Latest study shows 1.9 million lives were saved by the COVID-19 vaccine in the U.S. alone

Kentucky Voices for Health

In the latest study, published in The Lancet, it is reported that nearly 20 million lives were saved in the first year of COVID-19 vaccines being available to even just a portion of the population worldwide from December 2020 to December 2021.

In the United States, that number is estimated to have been at least 1.9 million lives saved thanks to the availability of the COVID-19 vaccine.

The virus is once again on the rise in nearly all Kentucky communities, and across the country. The BA.4 and BA.5 Omicron variants have taken the lead among most prevalent strains of the virus now harming our neighbors and loved ones, meaning it remains just as important for Kentuckians to continue to do what they can to protect themselves and their communities from the spread of COVID-19: wear a mask, get tested, stay home if you feel sick, and most importantly, stay up to date with your COVID-19 vaccines and boosters.

Kentucky’s latest data showed that most counties are now in the top two zones — high and medium — in new cases.

In anticipation of August being Immunization Awareness Month, Kentucky Voices for Health wants to uplift the latest vaccine information, social media content, and messaging recommendations from trusted sources, in hopes of dispelling ongoing misinformation, boost lagging vaccination rates among both low-income and vulnerable populations, and build on vaccine confidence within communities.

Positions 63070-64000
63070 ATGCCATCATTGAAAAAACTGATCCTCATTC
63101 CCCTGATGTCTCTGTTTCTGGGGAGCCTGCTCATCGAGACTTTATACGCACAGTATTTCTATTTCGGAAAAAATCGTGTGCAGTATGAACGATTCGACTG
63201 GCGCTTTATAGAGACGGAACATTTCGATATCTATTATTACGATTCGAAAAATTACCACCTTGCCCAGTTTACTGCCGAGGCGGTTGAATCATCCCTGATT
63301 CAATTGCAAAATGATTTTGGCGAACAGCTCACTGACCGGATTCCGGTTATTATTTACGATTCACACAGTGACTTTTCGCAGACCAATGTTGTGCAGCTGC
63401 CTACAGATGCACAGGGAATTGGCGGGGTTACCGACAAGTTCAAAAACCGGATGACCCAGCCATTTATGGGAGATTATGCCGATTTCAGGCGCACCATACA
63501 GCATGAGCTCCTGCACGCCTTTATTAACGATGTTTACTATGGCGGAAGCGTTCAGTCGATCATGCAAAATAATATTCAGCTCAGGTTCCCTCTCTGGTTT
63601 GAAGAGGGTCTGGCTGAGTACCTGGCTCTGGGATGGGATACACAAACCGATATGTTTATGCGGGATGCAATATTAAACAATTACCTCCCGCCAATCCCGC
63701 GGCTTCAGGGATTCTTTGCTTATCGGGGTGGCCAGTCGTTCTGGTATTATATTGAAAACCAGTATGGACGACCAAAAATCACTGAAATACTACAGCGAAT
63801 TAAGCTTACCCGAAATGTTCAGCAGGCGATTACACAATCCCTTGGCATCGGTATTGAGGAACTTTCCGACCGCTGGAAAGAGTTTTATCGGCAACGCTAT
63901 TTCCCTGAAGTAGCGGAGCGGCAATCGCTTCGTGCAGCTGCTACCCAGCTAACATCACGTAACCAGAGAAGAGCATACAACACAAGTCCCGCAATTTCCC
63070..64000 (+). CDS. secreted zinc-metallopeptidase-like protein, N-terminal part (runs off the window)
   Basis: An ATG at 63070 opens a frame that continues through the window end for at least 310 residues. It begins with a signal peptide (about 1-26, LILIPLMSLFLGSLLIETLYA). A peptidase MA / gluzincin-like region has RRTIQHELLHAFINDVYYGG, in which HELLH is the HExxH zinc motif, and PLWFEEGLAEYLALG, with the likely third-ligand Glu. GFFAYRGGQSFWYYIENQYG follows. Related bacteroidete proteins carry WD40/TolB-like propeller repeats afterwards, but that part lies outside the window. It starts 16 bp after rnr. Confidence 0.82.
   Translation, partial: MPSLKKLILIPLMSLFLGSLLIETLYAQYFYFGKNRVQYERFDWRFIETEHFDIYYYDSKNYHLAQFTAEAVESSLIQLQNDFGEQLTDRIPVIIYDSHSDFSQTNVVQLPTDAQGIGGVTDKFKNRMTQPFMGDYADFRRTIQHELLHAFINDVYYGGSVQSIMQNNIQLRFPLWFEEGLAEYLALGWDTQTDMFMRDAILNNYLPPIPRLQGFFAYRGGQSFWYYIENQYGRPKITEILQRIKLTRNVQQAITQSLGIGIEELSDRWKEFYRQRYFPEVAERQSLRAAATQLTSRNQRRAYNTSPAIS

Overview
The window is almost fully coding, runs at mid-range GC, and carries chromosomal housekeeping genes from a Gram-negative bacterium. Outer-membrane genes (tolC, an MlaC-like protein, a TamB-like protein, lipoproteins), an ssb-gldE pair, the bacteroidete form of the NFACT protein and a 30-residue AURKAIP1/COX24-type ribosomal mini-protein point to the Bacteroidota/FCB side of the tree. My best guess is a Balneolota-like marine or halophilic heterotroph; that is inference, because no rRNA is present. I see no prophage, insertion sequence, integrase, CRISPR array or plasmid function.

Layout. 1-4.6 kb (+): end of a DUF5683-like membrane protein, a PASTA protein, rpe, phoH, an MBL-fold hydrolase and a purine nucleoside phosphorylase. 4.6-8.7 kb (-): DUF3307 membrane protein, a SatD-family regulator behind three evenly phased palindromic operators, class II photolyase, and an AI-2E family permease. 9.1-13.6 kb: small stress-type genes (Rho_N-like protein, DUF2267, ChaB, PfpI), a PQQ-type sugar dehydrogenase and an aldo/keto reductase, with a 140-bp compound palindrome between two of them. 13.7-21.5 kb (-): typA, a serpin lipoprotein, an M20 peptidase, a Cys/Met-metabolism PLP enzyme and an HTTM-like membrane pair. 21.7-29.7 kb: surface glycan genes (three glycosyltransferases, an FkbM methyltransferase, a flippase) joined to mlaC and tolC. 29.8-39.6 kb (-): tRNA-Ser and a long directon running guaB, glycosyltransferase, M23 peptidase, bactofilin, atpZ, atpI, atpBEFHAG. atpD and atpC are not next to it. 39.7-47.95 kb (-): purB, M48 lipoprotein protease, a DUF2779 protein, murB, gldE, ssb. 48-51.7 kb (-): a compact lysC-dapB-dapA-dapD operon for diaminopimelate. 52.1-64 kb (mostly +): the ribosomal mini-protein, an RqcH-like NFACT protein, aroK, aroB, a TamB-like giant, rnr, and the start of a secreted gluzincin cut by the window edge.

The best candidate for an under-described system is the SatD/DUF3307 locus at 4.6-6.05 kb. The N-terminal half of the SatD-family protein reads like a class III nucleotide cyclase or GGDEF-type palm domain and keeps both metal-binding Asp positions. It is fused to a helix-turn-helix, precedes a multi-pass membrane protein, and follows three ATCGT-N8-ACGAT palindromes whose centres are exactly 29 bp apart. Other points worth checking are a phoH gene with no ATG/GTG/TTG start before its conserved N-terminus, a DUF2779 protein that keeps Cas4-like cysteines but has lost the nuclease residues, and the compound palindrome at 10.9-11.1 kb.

Latest eligibility fact: COVID-19 vaccines are authorized for all children 6-months old and older.

The U.S. Food and Drug Administration has approved the use of Pfizer and Moderna’s COVID-19 vaccines for preventing the virus in children now 6 months to 5-years-old; the final age group to have needed vaccine authorization. This means that COVID-19 vaccines are now available to children ages 6-months to 17 years, in addition to the adult use vaccine authorizations for 18 years and older were approved months ago.

Parents interested in vaccinating their children should check with their pediatrician, family doctor, nurse practitioner, pharmacist, or other healthcare provider if they have questions specific to their child’s health or the vaccine in general. It’s okay for both parents and caretakers, as well as children themselves to have questions, but it’s critical to remember that vaccines save lives because vaccines work.

Families ready to schedule a pediatric vaccination for their child(ren) may also visit where you can search by zip code and locate the vaccine of preference and schedule an appointment.

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